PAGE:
|Affiliation with other organizations:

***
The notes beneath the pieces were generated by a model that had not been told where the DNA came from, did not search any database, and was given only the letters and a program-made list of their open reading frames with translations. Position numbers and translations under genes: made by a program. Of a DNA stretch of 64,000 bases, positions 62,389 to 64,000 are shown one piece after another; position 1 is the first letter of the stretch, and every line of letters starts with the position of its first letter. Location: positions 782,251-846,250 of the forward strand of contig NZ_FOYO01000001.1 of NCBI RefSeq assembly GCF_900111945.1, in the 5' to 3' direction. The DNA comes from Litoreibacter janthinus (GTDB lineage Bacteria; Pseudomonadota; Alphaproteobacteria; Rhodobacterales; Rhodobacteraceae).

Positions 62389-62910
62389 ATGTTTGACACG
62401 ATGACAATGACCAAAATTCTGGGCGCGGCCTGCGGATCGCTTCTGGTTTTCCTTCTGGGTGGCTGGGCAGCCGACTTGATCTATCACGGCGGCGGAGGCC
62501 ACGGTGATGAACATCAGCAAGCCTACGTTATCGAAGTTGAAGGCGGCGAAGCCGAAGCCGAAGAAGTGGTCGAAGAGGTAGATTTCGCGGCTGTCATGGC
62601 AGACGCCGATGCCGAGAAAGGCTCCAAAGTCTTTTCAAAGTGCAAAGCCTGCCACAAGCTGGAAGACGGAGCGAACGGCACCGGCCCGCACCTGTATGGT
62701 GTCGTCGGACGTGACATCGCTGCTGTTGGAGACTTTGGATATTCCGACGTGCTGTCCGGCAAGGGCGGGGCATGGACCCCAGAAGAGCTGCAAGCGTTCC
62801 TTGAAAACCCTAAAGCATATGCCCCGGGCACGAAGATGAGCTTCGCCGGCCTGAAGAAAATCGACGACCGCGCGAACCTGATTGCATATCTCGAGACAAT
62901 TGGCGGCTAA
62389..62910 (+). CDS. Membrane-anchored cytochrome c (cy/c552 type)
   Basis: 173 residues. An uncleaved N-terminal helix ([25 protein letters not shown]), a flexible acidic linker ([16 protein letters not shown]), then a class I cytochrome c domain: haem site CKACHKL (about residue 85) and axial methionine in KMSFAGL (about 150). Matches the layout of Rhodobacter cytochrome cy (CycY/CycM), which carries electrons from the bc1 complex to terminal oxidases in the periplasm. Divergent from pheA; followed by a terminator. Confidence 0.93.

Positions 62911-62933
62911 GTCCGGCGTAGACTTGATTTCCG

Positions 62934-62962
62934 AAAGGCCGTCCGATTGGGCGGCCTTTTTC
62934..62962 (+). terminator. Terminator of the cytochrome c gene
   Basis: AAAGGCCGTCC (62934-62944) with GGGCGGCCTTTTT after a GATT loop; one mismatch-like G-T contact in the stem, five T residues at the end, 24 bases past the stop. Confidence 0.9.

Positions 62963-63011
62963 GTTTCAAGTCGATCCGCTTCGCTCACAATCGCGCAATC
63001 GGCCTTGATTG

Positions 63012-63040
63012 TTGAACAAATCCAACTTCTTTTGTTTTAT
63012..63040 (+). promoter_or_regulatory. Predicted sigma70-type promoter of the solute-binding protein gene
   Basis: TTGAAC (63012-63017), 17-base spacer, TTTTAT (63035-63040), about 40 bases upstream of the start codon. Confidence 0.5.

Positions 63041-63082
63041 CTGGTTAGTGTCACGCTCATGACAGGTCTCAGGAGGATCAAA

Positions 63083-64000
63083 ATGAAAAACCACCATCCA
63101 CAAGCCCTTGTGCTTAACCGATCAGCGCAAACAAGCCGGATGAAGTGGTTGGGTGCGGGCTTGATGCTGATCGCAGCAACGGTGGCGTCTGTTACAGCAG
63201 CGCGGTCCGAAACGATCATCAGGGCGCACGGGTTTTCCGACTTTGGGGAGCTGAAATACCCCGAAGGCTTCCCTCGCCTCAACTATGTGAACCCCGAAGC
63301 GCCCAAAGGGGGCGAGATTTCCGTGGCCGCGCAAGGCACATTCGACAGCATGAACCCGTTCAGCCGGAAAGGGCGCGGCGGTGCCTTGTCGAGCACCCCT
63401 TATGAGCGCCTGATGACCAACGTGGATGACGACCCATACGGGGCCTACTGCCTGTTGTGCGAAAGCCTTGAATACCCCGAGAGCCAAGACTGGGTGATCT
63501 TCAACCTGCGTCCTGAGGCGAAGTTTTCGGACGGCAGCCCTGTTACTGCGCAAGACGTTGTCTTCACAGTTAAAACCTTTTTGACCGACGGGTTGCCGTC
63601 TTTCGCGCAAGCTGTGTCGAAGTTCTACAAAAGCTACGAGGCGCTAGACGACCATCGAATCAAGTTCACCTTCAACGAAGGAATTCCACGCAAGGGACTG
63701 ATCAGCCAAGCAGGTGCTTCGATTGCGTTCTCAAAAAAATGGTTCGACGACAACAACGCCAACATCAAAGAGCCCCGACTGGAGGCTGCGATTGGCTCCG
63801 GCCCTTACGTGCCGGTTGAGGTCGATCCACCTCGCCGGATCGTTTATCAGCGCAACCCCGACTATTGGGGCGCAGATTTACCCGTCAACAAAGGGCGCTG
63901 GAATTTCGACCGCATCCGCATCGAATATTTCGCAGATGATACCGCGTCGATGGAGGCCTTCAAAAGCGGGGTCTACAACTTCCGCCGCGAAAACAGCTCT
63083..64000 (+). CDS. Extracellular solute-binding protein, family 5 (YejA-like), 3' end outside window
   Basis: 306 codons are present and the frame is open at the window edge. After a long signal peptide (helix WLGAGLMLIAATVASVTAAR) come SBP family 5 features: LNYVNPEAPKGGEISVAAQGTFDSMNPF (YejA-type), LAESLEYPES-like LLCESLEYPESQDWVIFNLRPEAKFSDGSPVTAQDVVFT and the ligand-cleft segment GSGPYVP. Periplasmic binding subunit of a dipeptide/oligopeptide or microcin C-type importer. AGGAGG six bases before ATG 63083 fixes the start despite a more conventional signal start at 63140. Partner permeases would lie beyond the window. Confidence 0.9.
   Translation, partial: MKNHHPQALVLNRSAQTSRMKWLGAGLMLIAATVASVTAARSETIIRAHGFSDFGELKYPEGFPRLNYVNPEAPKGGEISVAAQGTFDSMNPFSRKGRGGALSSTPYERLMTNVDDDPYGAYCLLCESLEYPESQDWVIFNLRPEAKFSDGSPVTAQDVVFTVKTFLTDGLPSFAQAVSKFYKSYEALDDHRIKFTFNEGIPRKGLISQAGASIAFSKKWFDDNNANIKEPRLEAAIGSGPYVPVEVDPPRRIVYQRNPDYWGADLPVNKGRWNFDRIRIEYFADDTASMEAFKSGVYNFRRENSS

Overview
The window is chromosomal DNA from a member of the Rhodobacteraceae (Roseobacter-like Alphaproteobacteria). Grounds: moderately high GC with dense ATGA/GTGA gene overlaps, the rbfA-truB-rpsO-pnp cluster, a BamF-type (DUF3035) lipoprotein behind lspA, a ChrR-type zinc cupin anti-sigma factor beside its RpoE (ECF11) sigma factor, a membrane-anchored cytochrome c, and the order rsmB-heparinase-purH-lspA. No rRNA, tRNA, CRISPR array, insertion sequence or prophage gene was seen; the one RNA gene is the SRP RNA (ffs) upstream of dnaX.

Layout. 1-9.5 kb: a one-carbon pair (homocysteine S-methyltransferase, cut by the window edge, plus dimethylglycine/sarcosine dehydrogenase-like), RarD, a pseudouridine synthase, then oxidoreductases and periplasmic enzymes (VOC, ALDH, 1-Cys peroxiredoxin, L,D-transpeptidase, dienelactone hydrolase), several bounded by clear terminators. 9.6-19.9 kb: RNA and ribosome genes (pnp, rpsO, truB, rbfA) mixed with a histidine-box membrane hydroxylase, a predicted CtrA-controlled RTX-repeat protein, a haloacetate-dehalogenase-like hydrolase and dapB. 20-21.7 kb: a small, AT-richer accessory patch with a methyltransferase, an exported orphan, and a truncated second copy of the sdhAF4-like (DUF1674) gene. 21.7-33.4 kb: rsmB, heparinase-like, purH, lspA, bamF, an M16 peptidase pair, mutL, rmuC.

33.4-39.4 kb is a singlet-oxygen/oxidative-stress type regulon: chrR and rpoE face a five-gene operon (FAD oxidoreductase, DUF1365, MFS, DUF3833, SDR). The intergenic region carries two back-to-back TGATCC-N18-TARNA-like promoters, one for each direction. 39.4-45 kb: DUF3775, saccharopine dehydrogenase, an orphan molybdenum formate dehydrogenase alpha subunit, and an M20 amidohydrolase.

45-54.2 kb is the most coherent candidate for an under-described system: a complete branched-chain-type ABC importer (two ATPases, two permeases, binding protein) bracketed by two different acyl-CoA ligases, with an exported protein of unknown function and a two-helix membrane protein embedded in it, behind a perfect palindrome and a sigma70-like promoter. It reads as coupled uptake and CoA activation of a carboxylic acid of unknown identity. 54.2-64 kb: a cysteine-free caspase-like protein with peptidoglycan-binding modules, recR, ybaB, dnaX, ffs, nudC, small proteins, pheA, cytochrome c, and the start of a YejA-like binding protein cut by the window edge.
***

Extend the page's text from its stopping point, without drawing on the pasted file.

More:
|All areas of Indian country in North America The Traditional Circle of Indian Elders and Youth is a spiritual circle open to all Indian people. It constitutes the continuation of an ancient practice of joint council among the most respected leaders of Indian nations. Its purpose is to nurture a grassroots renewal of traditional values and worldviews among Indian peoples, to ensure the continuity of Native wisdom, and to bring that wisdom to bear on important issues facing all peoples of the earth. The values inherent in the traditional Native worldview - faith, thankfulness, love, and respect for all Creation - are essential for living well on this Earth. These values are the foundation of life. Discussions of education, economics, environment, and other issues are secondary to this basic understanding of Creation and one's place and function in it. Projects and annual gatherings of the Traditional Circle reinforce and strengthen traditional values within participating delegations and extend them to Indian communities as well as across cultures. The Circle is organized in the traditional Indian way. There are no signatures, no hierarchy of officers, and no membership restrictions or limitations. Those who come to Circle gatherings on a regular basis represent grassroots communities and are empowered by consensus to speak on behalf of their people. They have the respect, trust, and support of those whom they represent. Their guiding principles are moral, not legal in origin. Actions of the Circle are based on consensus. All dimensions of issues are discussed. Consensus is formed by the persuasiveness of the positions presented and their consonance with traditional perspectives. A core group of Elders who participate in nearly all activities of the Circle are its respected leaders. This group represents most areas of Indian Country in North America. The Circle gathers for six days each year at an encampment hosted by an Indian Nation. Every Circle gathering includes: Elders who, because of their experience and commitment, speak on behalf of their people from the perspective of a traditional, spiritual worldview; "Runners" who have not yet achieved "Elder" status but whose commitment to the Circle is unquestioned, and who do "leg work" for the Elders; Young people who may sit with the Elders in the councils as observers, and who also help maintain the camps. Youth also meet separately during the gathering to discuss common issues. They are invited to present their perspectives to the Elders' Circle where they are respectfully considered. Family members and children of all ages who participate to the extent of their capacities and interests. Inclusiveness is an ancient Indian tradition that insures the cultural and spiritual continuum of Indian people.